is a Shareholder with Polsinelli. Mark is an intellectual property attorney who regularly advises large and small companies throughout the country, particularly in the Northern District of Illinois, Eastern District of Texas, and District of Delaware. He practices in patent, trademark, and trade dress areas. Mark maintains a particular focus in Hatch-Waxman pharmaceutical patent litigation with experience representing both brand-side and generic-side companies, including in first-filer cases. These cases have involved several types of drug products, including ophthalmic, solid oral, controlled release, transdermal, and topical dosage forms. Mark leads all aspects of case development, from initial assessment through discovery, motions practice, claim construction, expert witnesses, trial, and appeal. Mark is also a registered patent attorney.
For more information or to contact Mark, please visit his Firm Profile Page.
The “Support Technology and Research for Our Nation’s Growth and Economic Resilience Patents Act of 2019” or the “STRONGER Patents Act of 2019,” currently under consideration as Senate Bill 2082 and House Resolution 3666, poses questions about the types of decisions that would operate to bar inter partes review (IPR) and post-grant review (PGR) of patent claims. The STRONGER Patents Act is an effort to cure some of the perceived infirmities in the U.S. patent system. While prior versions—introduced in 2015 and 2017—were more wide-ranging, the STRONGER Patents Act of 2019 primarily focuses on the availability of injunctive relief and the susceptibility of patents to IPR and PGR. Among other changes, the bill would effectively overrule the Supreme Court’s eBay v. MercExchange decision, require inter partes and post-grant review petitioners to prove invalidity by clear and convincing evidence, permit only one such review of any given patent claim, and purport to finally end the occasional practice of diverting some the USPTO fees from its operations. While much can (and has) been written about the merits of such reforms, the present comment specifically considers the proposed “Priority of Federal Court Validity Determinations.”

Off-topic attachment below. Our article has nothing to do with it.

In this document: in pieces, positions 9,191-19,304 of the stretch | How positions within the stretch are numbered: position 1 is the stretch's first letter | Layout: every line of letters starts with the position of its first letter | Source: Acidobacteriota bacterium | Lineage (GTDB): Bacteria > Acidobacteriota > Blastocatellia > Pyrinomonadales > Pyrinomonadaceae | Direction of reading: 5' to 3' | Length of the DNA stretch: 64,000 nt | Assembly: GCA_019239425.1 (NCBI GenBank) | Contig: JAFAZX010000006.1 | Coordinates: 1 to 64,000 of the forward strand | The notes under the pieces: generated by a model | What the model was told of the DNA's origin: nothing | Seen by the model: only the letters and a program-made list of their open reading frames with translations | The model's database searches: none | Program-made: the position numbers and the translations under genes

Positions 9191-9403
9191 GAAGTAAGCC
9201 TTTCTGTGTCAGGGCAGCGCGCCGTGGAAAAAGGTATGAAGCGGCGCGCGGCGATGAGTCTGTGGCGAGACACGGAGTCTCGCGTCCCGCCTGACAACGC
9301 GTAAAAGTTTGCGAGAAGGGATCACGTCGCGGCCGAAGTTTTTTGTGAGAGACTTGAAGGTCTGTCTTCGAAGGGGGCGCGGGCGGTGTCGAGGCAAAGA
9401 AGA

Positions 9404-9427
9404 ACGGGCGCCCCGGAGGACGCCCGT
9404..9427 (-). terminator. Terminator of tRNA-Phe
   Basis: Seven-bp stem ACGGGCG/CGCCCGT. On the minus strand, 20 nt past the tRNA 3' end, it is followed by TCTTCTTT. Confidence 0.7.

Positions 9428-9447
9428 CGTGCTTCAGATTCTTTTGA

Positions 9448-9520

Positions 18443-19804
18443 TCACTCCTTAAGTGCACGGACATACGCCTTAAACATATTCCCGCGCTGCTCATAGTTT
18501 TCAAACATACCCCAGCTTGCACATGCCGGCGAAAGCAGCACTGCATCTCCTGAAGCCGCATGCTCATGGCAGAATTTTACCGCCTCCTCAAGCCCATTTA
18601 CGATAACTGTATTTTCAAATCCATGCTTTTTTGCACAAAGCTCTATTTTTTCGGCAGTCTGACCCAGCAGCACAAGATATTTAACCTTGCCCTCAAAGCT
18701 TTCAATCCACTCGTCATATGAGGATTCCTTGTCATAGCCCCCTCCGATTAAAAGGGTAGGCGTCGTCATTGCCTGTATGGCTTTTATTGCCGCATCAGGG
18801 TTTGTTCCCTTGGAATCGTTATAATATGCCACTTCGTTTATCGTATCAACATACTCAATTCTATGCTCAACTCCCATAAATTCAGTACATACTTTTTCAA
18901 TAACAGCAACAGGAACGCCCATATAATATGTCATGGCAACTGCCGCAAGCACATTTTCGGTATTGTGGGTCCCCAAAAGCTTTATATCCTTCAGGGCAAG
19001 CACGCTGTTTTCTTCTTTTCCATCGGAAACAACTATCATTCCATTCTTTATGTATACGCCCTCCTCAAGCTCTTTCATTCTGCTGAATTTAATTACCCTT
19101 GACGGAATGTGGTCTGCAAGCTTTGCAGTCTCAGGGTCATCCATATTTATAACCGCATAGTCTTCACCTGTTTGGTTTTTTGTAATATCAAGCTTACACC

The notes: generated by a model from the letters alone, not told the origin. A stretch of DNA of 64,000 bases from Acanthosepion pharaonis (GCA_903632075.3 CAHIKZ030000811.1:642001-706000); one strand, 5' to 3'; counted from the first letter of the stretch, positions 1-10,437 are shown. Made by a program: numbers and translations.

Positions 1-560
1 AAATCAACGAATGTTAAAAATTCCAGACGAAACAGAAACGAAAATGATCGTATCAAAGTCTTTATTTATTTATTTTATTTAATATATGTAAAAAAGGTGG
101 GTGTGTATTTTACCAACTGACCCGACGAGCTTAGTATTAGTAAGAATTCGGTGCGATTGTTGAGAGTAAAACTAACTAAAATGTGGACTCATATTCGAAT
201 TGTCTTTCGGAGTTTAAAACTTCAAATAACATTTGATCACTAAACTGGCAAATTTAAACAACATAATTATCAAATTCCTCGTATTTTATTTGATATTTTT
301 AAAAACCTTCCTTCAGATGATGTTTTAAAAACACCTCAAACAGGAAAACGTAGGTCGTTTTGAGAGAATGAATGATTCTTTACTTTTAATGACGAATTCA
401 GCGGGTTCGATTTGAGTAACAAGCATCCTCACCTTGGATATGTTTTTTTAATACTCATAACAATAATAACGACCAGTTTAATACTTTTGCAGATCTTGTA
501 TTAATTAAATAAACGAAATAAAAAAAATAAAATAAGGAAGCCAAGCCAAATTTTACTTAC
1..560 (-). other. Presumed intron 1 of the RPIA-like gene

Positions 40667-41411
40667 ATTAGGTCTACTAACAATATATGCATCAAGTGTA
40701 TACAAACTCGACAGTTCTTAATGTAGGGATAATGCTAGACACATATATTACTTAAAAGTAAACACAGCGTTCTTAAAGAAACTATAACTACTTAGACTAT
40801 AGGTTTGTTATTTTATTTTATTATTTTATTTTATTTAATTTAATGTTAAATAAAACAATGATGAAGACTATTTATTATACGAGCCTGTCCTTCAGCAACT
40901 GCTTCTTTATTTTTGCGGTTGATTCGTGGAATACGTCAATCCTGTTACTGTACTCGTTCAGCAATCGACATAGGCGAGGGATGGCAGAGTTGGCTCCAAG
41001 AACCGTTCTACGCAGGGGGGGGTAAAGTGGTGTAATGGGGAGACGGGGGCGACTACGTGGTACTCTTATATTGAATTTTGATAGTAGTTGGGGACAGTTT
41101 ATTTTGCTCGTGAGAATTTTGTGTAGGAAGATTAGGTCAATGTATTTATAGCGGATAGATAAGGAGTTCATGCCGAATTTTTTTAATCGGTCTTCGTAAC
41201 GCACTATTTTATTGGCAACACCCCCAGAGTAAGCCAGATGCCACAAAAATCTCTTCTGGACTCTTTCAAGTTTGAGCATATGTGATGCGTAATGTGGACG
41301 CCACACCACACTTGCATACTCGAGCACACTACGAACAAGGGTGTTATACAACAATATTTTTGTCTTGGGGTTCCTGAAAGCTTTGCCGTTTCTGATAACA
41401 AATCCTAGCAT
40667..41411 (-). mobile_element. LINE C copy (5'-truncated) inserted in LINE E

The Federal Circuit’s recent venue decisions represent important developments in the interpretation of the patent venue statute. The application of these decisions will have immediate effects on defendants in patent infringement cases, and particularly those who are often subject to suit in popular districts like the Eastern District of Texas and the District of Delaware. While many open questions remain—perhaps most notably the treatment of domestic unincorporated associations—the Federal Circuit continues to delineate the scope of the patent venue statute.